Rox Does Yoga

Yoga, Wellness, and Life

Books: Karma-Yoga, by Swami Vivekananda: My Response December 13, 2011

I recently summarized and commented on Swami Vivekananda’s book Karma-Yoga. Although the book is based on lectures given by Vivekananda over a century ago, it feels incredibly relevant and important to me today, and I wanted to comment on what touched me so much about this book and what seemed so important about Vivekananda’s words on work and duty.

First, I identify as a Karma yogini (which is why I chose this book to read rather than Vivekananda’s books on Jnana yoga or Bhakti yoga). I feel that the ideals of karma yoga that are outlined in the Bhagavad Gita are really beautifully explicated in this book; the Gita tells us to be unattached and to work without regard for the results of our actions, but Vivekananda begins to explain how we’re supposed to manage that. He sets the case for Karma yoga as the yogic path that is most accessible to anyone – a Jnana yogi has to study and use logic and intelligence, a Bhakti yogi relies on love and devotion, but a Karma yogi mostly just has to show up, and keep showing up. I have always had a high regard for the virtue of showing up, whether it’s for work, for appointments and events, for classes and study, or, on a larger level, showing up for your life. If you think about it, a lot of people don’t put in the effort to show up for life, not truly. Many people coast along, just getting by, then wake up when they’re 50 and wonder what the heck happened. A Karma yogi makes a commitment to show up every day and be truly present in the work they do.

This book gave me a way of looking at my own life that really meant a lot to me. I’ve received a lot of blessings in my life, I’ve worked really hard, and I’ve also been incredibly lucky. My life is pretty fantastic, but just like anyone, I have parts of my life that are less than ideal. This book gave me a window into how to negotiate my way through those things. For the past five years, I’ve worked in a job that I don’t particularly like. Sometimes I get angry about that, or frustrated, or all worked up; I’ve tried to combat that by reminding myself how lucky I am to have a job at all, let alone a job that pays well, with good health insurance, with colleagues that I like and respect. Reading this book has given me another way to manage my day-to-day frustrations. I’ve started trying to treat my job as my Karma-yoga duty, at least for right now. I have a family to support and a home to maintain, and it’s my duty to go to work and to do my very best while I’m there. By getting worked up and frustrated about my job, feeling trapped by my job, I’m just getting more and more attached to it. If I practice non-attachment, the work goes more quickly and it affects me less. I’m able to leave my work at the office more readily, which allows me to more fully enjoy my home life, which is what really feeds my spirit. This doesn’t mean that I give up on the dream of finding something that suits me better, but it does mean that I feel more peaceful in my day-to-day life. Feeling more peaceful means that I have more of myself to give to my family (and I whine a lot less), and I’m better able to do my work when I’m at the office.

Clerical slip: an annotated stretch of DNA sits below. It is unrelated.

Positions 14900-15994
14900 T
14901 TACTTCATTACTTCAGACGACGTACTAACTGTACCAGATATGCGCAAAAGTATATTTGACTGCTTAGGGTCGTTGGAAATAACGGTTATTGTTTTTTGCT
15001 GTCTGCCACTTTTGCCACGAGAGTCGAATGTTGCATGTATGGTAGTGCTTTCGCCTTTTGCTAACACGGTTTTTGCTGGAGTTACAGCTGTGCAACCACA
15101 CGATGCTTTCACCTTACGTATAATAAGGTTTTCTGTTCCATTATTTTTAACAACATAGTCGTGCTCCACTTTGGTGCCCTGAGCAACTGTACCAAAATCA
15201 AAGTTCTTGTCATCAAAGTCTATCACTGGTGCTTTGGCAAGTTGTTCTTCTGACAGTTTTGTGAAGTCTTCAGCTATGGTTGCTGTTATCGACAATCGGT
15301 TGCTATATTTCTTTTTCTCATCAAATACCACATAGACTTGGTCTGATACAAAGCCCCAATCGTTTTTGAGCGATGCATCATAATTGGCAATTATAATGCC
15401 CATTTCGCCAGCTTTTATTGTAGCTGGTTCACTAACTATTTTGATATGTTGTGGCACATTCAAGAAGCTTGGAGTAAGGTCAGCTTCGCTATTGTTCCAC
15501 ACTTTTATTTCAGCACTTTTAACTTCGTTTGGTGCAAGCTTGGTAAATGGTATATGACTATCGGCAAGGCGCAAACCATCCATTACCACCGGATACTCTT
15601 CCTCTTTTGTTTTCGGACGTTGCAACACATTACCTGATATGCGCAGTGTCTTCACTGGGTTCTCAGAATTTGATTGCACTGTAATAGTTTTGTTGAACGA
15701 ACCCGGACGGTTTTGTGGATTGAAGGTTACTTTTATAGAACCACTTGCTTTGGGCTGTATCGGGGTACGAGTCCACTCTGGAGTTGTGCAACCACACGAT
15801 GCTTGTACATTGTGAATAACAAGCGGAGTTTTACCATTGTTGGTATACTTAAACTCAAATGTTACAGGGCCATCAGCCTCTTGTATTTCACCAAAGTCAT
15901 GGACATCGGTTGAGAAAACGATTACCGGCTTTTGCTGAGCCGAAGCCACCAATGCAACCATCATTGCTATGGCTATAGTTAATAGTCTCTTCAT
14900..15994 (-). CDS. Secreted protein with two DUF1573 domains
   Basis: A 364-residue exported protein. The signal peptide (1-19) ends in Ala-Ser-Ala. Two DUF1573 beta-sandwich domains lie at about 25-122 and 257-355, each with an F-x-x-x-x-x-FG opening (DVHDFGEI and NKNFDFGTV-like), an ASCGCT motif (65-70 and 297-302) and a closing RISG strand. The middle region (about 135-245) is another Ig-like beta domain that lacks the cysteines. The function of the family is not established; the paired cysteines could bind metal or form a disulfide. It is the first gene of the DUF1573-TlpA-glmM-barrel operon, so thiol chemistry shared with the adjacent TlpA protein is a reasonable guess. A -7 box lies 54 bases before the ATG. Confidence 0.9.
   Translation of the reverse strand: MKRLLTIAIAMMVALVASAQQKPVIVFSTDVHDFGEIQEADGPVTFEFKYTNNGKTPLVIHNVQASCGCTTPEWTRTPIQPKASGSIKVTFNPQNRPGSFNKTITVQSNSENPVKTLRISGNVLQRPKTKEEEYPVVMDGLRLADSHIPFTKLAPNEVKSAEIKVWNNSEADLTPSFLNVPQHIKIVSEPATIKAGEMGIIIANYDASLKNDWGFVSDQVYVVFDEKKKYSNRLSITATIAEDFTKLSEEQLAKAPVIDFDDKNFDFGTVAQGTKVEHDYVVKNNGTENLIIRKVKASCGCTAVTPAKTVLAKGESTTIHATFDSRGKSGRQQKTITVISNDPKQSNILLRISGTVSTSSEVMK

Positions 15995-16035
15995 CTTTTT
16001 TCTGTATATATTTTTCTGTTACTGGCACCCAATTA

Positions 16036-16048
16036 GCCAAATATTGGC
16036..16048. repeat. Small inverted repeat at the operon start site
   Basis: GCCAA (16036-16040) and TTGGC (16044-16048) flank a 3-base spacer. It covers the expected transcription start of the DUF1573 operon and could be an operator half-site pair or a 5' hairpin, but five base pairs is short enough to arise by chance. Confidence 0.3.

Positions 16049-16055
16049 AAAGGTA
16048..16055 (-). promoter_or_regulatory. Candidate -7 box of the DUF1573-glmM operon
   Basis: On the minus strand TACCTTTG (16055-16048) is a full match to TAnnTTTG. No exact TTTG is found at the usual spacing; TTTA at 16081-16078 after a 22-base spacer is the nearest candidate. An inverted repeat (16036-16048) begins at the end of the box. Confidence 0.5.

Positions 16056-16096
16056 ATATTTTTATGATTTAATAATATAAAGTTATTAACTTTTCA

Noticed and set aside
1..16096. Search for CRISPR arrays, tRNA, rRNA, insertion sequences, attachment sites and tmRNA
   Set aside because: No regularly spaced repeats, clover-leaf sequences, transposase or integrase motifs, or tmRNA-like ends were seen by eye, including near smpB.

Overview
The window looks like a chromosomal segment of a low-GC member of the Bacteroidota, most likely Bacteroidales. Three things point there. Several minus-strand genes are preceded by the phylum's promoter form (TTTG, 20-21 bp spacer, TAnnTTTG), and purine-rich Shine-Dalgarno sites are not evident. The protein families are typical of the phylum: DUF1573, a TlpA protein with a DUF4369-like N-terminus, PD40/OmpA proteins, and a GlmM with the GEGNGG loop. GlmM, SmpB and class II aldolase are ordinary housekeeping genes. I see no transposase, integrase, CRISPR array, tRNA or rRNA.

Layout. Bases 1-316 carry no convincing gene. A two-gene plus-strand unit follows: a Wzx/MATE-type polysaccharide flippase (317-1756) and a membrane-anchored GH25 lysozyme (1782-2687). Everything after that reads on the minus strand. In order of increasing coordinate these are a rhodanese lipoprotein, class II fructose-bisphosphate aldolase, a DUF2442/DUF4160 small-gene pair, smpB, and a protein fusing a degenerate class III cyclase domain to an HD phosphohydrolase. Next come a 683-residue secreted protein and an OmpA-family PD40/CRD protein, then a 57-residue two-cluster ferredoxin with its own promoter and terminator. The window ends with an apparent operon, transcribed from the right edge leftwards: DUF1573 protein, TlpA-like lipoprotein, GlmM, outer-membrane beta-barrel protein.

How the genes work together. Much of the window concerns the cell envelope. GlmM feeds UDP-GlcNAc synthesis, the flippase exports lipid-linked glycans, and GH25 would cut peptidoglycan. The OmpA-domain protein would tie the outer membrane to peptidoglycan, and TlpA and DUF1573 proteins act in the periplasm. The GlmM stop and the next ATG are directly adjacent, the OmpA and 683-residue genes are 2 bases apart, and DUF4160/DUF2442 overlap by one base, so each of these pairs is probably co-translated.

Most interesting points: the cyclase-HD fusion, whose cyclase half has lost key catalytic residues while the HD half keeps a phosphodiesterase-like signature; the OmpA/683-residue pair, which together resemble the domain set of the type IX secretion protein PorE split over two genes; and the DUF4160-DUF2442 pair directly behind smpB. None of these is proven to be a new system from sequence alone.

When I read the Bhagavad Gita, I understood the concept of Karma Yoga, but it never really clicked to me how to make that an everyday part of my life. I thought of the larger scale implications of Karma Yoga, but not the small scale ones. Reading Swami Vivekananda’s book has really helped me to understand this better and to apply it to my own life. I’m only at the start of this practice, but just reading the book gave me a great sense of relief, and the lessons that Vivekananda teaches are ones that I want to cultivate.

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